2.1 The expression "audio signal decoded from AV system" which is used in claim 1 on file for designating a signal received by the "reflected sound remover" has no clear and unambiguous meaning. In particular, it remains obscure how this signal would be related to another signal referred to in claim 1, i.e. "the audio signal outputted from AV system", a signal which is to be received by the microphone.

The appellant has argued that a skilled reader of the claim definition would realize that the "audio signal decoded from AV system" designated the signal that was emitted by a loudspeaker of the AV system and as such constituted the signal behind the "the audio signal outputted from AV system" as it was received by the microphone.

This argument is found unconvincing, mainly because the expression "decoded from AV system" could readily be understood as meaning a signal that arises from the AV system but is decoded by some other element of the voice recognition system. Which other element that would be is not apparent.

2.2 Further ambiguities concern the definition of the "voice detector".

2.2.1 The phrase "detecting the user's voice from a signal outputted from the reflected sound remover" [emphasis added] is misleading.

The phrase differentiates between "the user's voice", on the one hand, and "a signal outputted from the reflected sound remover", on the other hand. The claimed feature thus implies an activity of "detecting" on the part of the "voice detector", which activity would somehow be required in order to obtain "the user's voice" from the signal that is "outputted from the reflected sound remover".

Such an understanding is however at odds with the operation of the "reflected sound remover" as defined in the remainder of claim 1 under consideration, according to which it is the purpose of the "reflected sound remover" to generate at its output a signal which is identical to the "user's voice".

According to another conceivable interpretation of the feature in question, the "voice detector" would retrieve from the "signal outputted from the reflected sound remover" the information content that is contained in the "user's voice". In that case, however, confusion arises as to the purpose and function of the "voice recognition unit" as a further separate element of the claimed voice recognition system.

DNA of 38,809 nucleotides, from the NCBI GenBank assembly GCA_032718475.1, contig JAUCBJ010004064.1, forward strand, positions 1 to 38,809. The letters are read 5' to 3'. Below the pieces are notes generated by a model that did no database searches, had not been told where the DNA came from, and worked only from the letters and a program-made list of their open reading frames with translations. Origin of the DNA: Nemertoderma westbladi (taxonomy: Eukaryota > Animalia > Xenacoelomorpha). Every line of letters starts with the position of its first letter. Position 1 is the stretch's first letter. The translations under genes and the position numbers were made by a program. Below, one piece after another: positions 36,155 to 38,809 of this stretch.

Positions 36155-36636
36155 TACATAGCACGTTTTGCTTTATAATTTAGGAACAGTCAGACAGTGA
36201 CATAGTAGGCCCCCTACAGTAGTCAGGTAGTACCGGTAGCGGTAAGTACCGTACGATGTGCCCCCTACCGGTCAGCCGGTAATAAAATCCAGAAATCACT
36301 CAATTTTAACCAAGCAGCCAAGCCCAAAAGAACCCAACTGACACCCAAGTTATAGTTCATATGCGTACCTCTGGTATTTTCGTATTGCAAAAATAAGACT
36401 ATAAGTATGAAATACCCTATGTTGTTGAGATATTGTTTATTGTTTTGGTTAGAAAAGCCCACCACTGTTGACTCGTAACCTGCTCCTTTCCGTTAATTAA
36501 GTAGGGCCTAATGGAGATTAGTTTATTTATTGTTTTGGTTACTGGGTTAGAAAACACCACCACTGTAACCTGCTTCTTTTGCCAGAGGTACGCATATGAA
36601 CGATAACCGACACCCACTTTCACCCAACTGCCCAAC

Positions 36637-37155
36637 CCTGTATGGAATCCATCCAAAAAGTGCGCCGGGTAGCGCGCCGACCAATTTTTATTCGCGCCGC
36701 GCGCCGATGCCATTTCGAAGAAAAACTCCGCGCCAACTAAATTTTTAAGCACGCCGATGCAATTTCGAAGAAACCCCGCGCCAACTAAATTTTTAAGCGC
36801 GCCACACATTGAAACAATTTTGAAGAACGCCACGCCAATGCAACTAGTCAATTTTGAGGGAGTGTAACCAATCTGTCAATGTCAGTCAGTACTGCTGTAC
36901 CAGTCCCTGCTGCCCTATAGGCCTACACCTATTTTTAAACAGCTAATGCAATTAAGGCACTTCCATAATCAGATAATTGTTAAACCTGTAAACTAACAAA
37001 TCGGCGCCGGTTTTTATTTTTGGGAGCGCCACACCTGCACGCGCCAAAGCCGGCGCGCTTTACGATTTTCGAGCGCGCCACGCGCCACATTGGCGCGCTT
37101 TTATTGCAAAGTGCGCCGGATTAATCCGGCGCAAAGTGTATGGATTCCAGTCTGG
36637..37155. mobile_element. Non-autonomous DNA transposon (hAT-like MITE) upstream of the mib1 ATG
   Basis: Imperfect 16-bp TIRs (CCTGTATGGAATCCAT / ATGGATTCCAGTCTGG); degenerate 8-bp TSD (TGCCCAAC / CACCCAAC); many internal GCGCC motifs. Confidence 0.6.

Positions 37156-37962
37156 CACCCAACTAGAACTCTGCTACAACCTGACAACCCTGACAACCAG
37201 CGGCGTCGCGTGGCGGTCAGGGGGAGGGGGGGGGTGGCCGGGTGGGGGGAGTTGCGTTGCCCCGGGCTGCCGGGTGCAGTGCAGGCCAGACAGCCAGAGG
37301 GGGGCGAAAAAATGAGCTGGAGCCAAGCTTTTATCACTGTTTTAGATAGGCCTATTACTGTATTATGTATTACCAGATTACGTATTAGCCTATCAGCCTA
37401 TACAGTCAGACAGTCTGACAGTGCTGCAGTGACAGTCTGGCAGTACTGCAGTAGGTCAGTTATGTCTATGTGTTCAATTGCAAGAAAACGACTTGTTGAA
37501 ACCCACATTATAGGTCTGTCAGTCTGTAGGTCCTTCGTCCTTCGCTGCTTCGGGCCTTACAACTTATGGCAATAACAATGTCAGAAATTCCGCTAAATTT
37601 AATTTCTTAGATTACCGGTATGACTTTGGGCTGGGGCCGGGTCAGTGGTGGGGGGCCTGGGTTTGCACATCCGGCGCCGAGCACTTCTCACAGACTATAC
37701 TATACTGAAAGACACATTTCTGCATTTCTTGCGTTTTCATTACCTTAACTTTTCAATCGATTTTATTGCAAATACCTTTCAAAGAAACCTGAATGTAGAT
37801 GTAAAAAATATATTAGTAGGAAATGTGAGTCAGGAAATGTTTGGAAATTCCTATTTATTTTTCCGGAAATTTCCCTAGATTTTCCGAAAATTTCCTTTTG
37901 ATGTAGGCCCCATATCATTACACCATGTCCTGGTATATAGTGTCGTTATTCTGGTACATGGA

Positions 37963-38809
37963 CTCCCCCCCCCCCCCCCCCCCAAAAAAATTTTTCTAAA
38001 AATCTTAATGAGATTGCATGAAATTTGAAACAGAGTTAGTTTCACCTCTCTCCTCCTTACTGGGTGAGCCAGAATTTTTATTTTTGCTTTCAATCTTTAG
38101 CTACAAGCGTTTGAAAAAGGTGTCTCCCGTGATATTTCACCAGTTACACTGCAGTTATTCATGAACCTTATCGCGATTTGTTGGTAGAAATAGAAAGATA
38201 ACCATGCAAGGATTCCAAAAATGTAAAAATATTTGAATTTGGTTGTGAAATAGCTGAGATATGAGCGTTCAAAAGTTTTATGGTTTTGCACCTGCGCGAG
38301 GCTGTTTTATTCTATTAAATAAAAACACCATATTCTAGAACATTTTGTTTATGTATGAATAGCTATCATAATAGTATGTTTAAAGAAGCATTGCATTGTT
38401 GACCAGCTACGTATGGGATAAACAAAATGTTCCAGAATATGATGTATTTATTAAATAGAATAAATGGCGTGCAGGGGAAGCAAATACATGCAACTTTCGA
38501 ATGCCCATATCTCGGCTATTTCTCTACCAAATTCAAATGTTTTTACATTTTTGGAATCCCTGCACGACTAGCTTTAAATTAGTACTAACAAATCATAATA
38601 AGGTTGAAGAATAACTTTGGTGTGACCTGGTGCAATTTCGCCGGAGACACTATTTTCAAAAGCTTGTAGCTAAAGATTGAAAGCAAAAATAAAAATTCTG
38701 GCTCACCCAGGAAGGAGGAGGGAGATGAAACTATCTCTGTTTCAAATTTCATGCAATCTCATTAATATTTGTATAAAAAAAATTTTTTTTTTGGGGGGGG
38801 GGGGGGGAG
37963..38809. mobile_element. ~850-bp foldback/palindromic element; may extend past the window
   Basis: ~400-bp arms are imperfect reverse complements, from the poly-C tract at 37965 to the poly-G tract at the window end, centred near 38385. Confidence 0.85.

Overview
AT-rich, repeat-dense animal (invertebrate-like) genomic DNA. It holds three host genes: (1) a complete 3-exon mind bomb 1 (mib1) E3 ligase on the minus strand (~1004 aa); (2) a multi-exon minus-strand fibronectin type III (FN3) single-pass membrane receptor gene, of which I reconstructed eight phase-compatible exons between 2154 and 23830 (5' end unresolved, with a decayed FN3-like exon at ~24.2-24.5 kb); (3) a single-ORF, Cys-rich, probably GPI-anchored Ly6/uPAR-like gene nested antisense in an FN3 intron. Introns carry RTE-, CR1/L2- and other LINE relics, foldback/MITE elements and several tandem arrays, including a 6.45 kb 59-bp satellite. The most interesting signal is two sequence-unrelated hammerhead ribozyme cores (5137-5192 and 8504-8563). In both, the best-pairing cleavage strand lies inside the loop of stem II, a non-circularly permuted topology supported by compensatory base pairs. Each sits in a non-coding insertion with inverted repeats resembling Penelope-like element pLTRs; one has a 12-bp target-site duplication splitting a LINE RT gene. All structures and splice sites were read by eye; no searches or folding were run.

The appellant has argued that it was the function of the "voice detector" to receive the signal outputted from the "reflected sound remover", which output was a more or less 'clean' signal corresponding to the "user's voice", whenever this was present. Thus it would be clear that the "voice detector" did not alter the signal outputted from the "reflected sound remover" in any way.

This argumentation cannot convince because it explains at best what the appellant intends to define but ignores the actual wording of the phrase in question, according to which the "voice detector" does not merely receive a signal (i.e. "the user's voice") but detects it from another signal.

2.2.2 Moreover, the meaning of the expression "user's voice information based on the detected user's voice" is obscure.

According to a straightforward understanding of the term "the user's voice information", one would assume that it refers to the information content of the "user's voice", e.g. a command that is articulated by the user. Then however, confusion arises again as to the purpose and function of the "voice recognition unit" as a further separate element of the claimed voice recognition system.

The appellant argued that in the light of dependent claims 3 and 4, according to which the said "user's voice information" included a "starting timing and an ending timing of the user's voice" and/or "a frequency range, amplitudes, and a wave shape of the user's voice", a skilled reader would understand without difficulties that the term "information" did not refer to information content but to metadata comprised in the "user's voice".

This argument is unconvincing because it ignores the common meaning of the term "information" and the fact that the subject-matter of claim 1 is not limited to that of dependent claims 3 and 4.

2.3 A still further ambiguity concerns the definitions of the "plurality of adaptive filters".

According to claim 1 under consideration the "plurality of adaptive filters" is "configured to compare" two signals, i.e. a first signal from a "first filter bank" which corresponds to "the audio signal decoded from AV system" and a second signal from a "second filter bank" which corresponds to "the input sound [to the reflected sound remover] converted from the audio signal outputted from AV system, the noise and the user's voice" (explanation added). The "plurality of adaptive filters" is further "configured to ... remove the audio signal outputted from AV system if it is determined that the frequencies and amplitudes of the two signal [sic] are identical".

Since the second signal comprises the first signal (to the extent the "audio signal decoded from AV system" is interpreted as corresponding to the "audio signal outputted from AV system", see point 2.1 above) and in addition thereto also the "noise and the user's voice", its frequencies and amplitudes can only be identical to those of the first signal in the absence of "noise" and the "user's voice". In a situation, however, when no voice signal of a user is present, there is no need to isolate the "user's voice" from any other signal. Therefore, the condition introduced by "if it is determined ..." is nonsensical.